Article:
It was a personal tragedy that moved Amina to think about caring for all: both her sons are physically handicapped.
By Zaidul Haque
Mother Teresa’s love for humanity is both well-known and well-documented. Even today, the Missionaries of Charities continue her work, and it would not be wrong to say that Mother Teresa’s name is etched forever in the history of Kolkata and its people’s minds.
Amina Hossain has not achieved the heights of Mother Teresa, but within minutes of meeting her, you realise that she is not even remotely interested in chasing fame of any sort at all, and does not like comparisons with historical figures. A resident of Malda (in West Bengal), Hossain has for the past two decades helped street children and orphans join the mainstream and seek a better life for them by enrolling them into schools by paying from her own pocket. Ask Sanaullah, Sukanta, Zakir, Manojit, Rezina and Firoza.
Some of these children begged in the streets and at the Malda railway station. But thanks to Hossain, they are all enrolled in schools now, apart from taking care of their expenses too. No wonder, everyone in Malda refers to Hossain as the “Mother Teresa of Malda”.
Amina, who is trained as an acupressure diagnostic, lives with her husband Ekram Hossain who works as a senior telecom officer and two sons, Imran Hossain and Iftikar Hossain. It was a personal tragedy that moved Amina to think about caring for all: both her sons are physically handicapped: “My youngest son was handicapped at the time of birth, and I travelled across the country to find a treatment, but to no avail. I faced harassment during my time and realised that unless more common citizens come up to help the less privileged people, nothing will change. It has to start from us, and so I decided to do the same,” she says.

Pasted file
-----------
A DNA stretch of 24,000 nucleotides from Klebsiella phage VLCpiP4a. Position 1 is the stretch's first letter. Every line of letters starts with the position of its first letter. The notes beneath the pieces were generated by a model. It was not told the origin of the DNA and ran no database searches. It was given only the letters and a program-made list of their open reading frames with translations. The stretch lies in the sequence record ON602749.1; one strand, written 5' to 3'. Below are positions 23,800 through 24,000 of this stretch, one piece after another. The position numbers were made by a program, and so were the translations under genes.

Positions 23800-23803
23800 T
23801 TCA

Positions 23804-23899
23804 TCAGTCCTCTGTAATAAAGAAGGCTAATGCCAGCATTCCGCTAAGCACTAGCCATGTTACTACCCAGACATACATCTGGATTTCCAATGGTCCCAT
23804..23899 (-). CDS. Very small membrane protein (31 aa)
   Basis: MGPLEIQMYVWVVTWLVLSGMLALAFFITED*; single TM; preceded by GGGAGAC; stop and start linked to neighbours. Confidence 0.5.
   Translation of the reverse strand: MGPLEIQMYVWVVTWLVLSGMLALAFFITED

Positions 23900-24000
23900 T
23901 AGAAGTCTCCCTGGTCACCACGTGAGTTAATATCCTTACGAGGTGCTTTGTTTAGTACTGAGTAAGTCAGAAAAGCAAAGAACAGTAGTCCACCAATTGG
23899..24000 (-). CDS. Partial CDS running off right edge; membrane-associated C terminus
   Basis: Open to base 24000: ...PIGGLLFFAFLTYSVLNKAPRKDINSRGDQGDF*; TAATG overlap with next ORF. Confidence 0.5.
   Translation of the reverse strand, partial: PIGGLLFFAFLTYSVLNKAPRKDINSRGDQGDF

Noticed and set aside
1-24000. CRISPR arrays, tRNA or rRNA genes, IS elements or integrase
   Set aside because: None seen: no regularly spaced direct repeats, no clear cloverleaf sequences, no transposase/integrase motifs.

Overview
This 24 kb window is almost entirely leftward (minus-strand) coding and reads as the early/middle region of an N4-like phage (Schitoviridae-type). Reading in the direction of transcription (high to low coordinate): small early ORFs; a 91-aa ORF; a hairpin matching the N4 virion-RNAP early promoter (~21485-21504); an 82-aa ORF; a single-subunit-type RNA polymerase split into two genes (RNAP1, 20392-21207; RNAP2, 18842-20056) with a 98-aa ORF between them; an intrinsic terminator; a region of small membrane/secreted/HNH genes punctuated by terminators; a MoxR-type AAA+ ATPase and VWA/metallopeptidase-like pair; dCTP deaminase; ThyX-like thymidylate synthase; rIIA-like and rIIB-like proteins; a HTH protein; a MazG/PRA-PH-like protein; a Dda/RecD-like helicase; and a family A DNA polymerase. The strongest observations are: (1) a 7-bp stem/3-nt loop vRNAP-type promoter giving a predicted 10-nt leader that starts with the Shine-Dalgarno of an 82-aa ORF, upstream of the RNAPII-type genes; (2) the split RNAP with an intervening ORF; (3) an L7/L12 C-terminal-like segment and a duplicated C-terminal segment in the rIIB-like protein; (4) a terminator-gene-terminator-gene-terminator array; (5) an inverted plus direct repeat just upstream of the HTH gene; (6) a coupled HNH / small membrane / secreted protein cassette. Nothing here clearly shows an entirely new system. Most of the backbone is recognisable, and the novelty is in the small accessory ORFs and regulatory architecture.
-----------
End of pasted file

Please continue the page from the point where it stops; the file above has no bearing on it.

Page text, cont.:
For Amina, her life’s mission has always been that no child faces a handicap in his/her road to education and a respectful life. Amina also tries to the best of her ability to provide medical aid to all the children who are in need of it, but cannot afford to pay for it. The money for this too comes from her own pocket. “Serving people, especially children, has become a passion over the years. When I see children from streets move to schools, the happiness I experience is something I cannot express in words. I pray daily for their success, and hope that when they become successful, they too help children who are in dire need of help,” she adds.